This may sound like something that’s completely obvious, but that’s not the case. Many authors don’t take the chance to trap their protagonists, and the stakes suffer as a result. One of the most noticeable changes between Peter Benchley’s relatively unknown Jaws and Steven Spielberg’s mega-hit movie adaptation is that, in the movie, the protagonists stay out on the water overnight rather than coming home to sleep. Of course, being constantly surrounded by potential danger invites far more tension, but it took a movie adaptation to reassess that choice.
Jaws offers up another reason to trap your protagonist – reader sympathy. It’s a lot easier to root for a character who made one dangerous choice than one who keeps charging back into the breach. Or, rather, it’s a lot harder to keep convincing the reader that the protagonist is a reasonable person.How many times can a hero dive into danger before they lose the reader’s sympathy?Click To Tweet
In Alan Partridge, the titular radio DJ is trapped in a hostage situation that reawakens the public’s interest in his career. When he accidentally escapes, and interest wanes, he goes to great lengths to be taken hostage again. It’s a plot that’s played for comedy, but the truth is that the viewer doesn’t need any prompting to view the character as a fool – making him look like a hero would be harder, and it would be necessary right as the writer was also trying to increase the tension. As an author, why give yourself that extra work?
There’s rarely a good reason, but many authors think they have one. I’m going to end this article by covering some easy ways to trap a slippery protagonist, but first, here are some of the things that might tempt you to let your thriller protagonist go free.
So we’ve established that trapped protagonists make thrillers more exciting and easier to write. Why, then, are authors tempted to avoid trapping them?
Often, the answer is exposition. An exciting situation can make it difficult to explain things comfortably – if your main character is undercover in the mob, it’s a lot easier to have her ‘take a trip’ out of state and go report to her commanding officer than to fit that information into her new life. Again, though, this saps tension, and it raises the possibility that they can leave when they need to.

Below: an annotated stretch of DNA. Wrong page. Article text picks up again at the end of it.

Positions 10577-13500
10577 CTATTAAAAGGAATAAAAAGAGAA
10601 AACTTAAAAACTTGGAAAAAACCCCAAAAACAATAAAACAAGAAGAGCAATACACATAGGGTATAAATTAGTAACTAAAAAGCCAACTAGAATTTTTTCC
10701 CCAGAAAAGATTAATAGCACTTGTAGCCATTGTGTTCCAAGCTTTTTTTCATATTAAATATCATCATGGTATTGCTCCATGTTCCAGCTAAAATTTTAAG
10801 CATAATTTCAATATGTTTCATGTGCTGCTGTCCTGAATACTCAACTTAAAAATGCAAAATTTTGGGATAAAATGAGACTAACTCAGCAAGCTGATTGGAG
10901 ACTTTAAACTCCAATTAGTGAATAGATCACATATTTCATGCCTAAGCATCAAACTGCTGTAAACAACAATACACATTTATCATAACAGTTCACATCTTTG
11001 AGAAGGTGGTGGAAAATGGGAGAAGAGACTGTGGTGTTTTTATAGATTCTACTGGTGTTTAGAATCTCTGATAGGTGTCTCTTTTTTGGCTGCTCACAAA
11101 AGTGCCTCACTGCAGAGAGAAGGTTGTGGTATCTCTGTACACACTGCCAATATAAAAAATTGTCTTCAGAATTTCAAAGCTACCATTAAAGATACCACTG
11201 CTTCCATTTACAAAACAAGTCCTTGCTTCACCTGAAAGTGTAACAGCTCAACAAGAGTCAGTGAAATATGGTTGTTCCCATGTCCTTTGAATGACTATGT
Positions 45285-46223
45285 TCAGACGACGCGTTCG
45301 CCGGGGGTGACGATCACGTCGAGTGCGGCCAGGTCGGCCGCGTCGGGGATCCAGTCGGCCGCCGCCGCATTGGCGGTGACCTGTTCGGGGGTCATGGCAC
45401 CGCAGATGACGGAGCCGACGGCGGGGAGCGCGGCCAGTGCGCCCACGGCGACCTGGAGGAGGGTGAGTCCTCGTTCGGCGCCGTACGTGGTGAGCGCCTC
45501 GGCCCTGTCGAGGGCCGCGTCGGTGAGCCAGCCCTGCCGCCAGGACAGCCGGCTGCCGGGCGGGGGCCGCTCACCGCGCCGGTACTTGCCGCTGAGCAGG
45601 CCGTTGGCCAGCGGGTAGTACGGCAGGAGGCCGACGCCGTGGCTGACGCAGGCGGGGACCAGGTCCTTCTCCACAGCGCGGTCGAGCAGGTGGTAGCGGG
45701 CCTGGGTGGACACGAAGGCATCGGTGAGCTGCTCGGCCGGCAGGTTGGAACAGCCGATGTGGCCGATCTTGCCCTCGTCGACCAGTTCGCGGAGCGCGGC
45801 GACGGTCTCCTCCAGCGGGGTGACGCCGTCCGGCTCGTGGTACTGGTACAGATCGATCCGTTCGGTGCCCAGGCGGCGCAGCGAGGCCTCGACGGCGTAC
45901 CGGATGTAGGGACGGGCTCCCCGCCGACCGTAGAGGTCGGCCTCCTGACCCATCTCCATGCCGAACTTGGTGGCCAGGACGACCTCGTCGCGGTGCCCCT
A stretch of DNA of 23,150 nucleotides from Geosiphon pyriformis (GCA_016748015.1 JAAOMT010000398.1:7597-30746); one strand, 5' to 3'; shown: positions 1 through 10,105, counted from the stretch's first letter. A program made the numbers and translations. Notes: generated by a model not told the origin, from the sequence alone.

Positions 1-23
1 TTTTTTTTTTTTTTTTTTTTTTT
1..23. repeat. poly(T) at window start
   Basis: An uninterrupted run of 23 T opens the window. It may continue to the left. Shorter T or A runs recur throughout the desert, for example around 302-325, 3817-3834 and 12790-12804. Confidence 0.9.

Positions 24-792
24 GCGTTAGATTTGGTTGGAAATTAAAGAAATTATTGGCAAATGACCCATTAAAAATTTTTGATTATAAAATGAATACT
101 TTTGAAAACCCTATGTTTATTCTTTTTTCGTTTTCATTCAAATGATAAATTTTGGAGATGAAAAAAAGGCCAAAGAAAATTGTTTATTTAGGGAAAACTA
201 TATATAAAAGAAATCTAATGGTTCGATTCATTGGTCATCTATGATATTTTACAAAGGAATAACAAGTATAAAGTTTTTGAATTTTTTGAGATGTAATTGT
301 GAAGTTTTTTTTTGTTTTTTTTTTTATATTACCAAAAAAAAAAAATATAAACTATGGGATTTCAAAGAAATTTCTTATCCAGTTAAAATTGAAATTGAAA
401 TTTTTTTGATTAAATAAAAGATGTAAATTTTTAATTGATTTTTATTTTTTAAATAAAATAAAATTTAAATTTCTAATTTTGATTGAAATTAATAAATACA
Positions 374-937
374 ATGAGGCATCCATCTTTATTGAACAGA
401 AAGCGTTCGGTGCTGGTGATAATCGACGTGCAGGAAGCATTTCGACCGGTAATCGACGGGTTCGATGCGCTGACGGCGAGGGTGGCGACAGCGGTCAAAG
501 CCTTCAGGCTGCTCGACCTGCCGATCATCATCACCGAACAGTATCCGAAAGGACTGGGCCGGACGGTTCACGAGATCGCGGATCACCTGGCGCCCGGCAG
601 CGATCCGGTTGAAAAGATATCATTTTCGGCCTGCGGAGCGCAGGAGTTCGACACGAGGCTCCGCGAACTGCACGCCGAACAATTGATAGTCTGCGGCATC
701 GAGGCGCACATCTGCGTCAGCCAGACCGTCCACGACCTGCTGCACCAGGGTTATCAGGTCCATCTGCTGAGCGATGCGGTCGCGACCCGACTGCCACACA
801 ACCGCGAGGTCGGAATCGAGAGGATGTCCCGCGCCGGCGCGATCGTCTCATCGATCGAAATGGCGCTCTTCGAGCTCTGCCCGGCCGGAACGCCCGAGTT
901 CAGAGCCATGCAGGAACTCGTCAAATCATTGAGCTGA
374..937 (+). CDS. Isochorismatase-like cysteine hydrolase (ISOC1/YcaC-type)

You might be thinking that you can have your cake and eat it too – trap the character, free them for a bit, and then make it clear that they’re trapped again, and it’s worse than ever. That can have limited effect, but remember that the reader isn’t running on pure logic. Showing your character leaving the dangerous situation raises immediate safety as a possibility; as something to consider.
Even if it’s not an option in the moment, the reader still subconsciously views it as possible. That means that in a situation where your protagonist has to kill someone to survive, the reader is silently adding the caveat ‘or find a way to escape’. Because no matter how impossible escape is at the moment, it’s on the table, it’s something they’ve seen happen, even though it’s not something you want them to consider.
Rick Remender’s Deadly Class has a stellar premise – a teenager is inducted into a school for assassins, and must survive among the children of the world’s most dangerous gangs and spy organisations. Schoolyard grudges come with body counts, even the good kids are packing heat, and coming top of the class might just put a price on your head.
It’s the perfect place to trap a character, and yet Remender passes up the opportunity, giving his protagonist a Saturday job away from the school. Now, whatever dangers the school presents, the reader knows that the other option is a normal life. Succeed, die… or go get a job. There’s no way to erase that option completely, especially when you ramp up the tension and the reader is desperately searching for potential routes to safety.Tell the reader which ‘happy ending’ to hope for and they won’t have to make up their own.Click To Tweet